In our writings under this head, we wish it to be clearly understood that we are not the advocates of vice and profligacy. Our sketches are intended to serve a great moral purpose; and we shall endeavour to say nothing to offend the most fastidious.
It has been calculated by the society for the prevention of juvenile prostitution, that, exclusive of the city, there are 1500 brothels in the metropolis, and we may presume this census only includes the houses of a public description, and principally in low neighbourhoods. The objects of this association, at once recommend themselves to the consideration of the humane and benevolent. As good wine needs no bush, so the cause of real philanthropy needs little comment at the hands of a public writer. It is not liekly that we should find amongst the 1500 houses many of the private aristocratical nunneries with which the west end abounds. In the most stylish streets where, from appearances, you would imagine, that none but the patrician hosts hold sway, we find, emblazoned in the Court Guide, the names and residences of the common prostitutes of ton. Jermyn-street, Cleveland-row, Bury-street, St. James’s Place, Piccadilly, Regent-street, and other streets in St. James’s may be mentioned as places where they are located. Again, in the fashionable purlieus of Portman-square, the ‘birds of paradise’ nestle in flocks, supported in splendour and luxury, in open defiance of popular prejudice and parochial interference. Somerset-street, Hereford-street, Connaught-terrace, Seymour-street, Berkeley-street, are all alike favoured in the season by the visits of the ‘terrestrial feathered race.’ That they are birds of passage is evident from the fact of their migrating with the rest of the elite of town, either to watering places or inland cities of amusement, as soon as the west-end of London assumes a dull appearance. In York-street, Baker-street, we find a brothel kept positively, for the sole accommodation of a noble duke, and he far advanced in years. Of this house, and some others, we shall treat more fully, under the head of Sketches of Courtezans in the future numbers of The Town. We shall, goodnaturedly, set forth the pecadilloes of his grace, and his fair hair’d inamorato; for we quarrel not with gallantry, and war not with the fair, however frail they may be. Still we can safely promise our readers much amusement at the expensive of his graceless grace.
Lord Viscount Gage lately presided at a meeting of the society we have alluded to. His lordship concluded by stating that they had met to oppose the great Moloch which has impressed the foulest blot on a civilized community; the abandonment of thousands upon thousands of poor innocent female children to hopeless infamy and vice. We know not if the noble duke, so creditably mentioned, has enrolled his name amongst the list of subscribers to this laudable institution; perhaps his grace thinks it better to have a interview with the poor deluded creatures, and in private bestow that charity and advice, which would appear like ostentation to offer in public.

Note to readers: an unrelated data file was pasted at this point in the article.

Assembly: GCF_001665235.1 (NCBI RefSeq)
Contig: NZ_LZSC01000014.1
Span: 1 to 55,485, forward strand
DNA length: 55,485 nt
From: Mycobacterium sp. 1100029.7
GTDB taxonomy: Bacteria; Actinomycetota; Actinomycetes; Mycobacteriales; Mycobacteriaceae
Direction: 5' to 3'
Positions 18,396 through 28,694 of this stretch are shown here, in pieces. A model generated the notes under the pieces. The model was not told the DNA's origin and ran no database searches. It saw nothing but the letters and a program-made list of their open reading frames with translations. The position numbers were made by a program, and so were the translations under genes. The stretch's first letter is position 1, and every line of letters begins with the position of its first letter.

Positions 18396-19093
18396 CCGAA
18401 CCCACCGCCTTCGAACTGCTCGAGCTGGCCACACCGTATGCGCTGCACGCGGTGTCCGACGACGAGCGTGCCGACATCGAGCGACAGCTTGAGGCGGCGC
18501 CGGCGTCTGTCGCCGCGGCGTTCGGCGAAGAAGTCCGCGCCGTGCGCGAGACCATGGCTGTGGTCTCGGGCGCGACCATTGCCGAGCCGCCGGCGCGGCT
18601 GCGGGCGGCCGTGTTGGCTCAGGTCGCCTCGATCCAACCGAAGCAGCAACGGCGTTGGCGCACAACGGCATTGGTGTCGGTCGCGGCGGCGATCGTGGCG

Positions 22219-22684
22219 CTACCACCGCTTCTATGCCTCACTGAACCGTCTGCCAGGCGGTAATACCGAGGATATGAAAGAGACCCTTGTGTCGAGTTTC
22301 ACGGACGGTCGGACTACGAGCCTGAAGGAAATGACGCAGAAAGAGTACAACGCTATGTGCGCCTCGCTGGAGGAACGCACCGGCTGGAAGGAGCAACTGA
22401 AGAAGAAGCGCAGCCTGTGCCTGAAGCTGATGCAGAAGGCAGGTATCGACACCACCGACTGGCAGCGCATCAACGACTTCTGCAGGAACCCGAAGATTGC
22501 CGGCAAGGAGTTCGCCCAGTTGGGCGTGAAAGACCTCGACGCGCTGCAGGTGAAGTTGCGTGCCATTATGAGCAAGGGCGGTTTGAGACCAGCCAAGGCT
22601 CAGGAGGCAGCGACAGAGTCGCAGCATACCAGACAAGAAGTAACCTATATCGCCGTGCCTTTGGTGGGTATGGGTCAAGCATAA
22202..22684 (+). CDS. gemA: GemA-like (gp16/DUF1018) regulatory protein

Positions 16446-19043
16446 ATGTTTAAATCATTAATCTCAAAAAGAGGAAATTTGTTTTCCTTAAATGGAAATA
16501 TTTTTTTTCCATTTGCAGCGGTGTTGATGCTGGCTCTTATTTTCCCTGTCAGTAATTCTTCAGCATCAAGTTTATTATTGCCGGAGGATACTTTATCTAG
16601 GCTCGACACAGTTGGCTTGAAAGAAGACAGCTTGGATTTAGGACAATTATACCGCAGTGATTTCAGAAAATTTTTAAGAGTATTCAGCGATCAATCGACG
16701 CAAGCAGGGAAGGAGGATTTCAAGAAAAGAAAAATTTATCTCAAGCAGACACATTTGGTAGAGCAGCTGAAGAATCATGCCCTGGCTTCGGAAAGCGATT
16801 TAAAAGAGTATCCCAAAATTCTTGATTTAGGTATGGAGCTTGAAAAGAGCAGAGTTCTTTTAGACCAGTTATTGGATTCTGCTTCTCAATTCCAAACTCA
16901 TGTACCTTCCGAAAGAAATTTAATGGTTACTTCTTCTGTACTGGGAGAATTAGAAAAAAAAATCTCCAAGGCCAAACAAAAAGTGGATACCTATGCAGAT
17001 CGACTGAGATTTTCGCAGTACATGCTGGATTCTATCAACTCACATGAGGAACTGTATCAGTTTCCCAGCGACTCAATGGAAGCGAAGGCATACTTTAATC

The private brothels of the aristocracy seldom contain more than three women; the lady of the house, or lady abbess, generally occupies the parlours; Lord Squander keeps a lady on the first floor; and the second is rented by a damsel of doubtfl age, possessing the relics of great personal attraction, who piques herself upon her small ancle, &c., and whose friend does the mysterious, calls himself Mr. James, and is designated by his mistress as “my city man”. The soubriquet of “city man” is sometimes, however, changed for “my strawberry friend;” for, if the gentleman happens to have a penchant for that fruit, or any other, he gets baptized accordingly. In like manner, if he has ever, in the plenitude of his liberality, purchased half a dozen pair of silk stockings, for a new year’s gift for the lady, he immediately becomes “my stocking man;” so he is named according to his deeds or predilections.
We do not mean to assert that these ladies, living thus privately, are constant to their respective protectors; it is the nature of women to this class to be faithless. The lady abbess in the parlours has got a good friend who pays her rent; the receipts of her house are not inconsiderable, considering it all let; still there are rumours than an old gentleman in black, with short inexpressibles, wearing powder and a pig-tail, is occasionally seen knocking at the door; and the big, broad-shouldered fellow from the barracks, who enters the house by the area steps, it is faintly conjectured, is not old Sarah the cook’s ‘cousin’; in fact, the boy that cleans the knives and shoes, upon one occasion, made a communication to Lord Squander’s lady, about the mysterious appearance of a pair of trooper’s boots, that occasionally obtruded themselves upon his notice to be cleaned; that he could not find the master for them, unless, as was faintly conjectured by the boy, he “vos in missus’s bed-room”. Lord Squander’s lady is sometimes seen riding out, in the cab of Lord Squander’s friend; and the top-sawyer in the second floor, once a week regularly dresses herlsef as a respectable scullion, and is watched to an introducing-house kept by old Madame Somebody, in some street near to such a square.
The Town, June 10 1837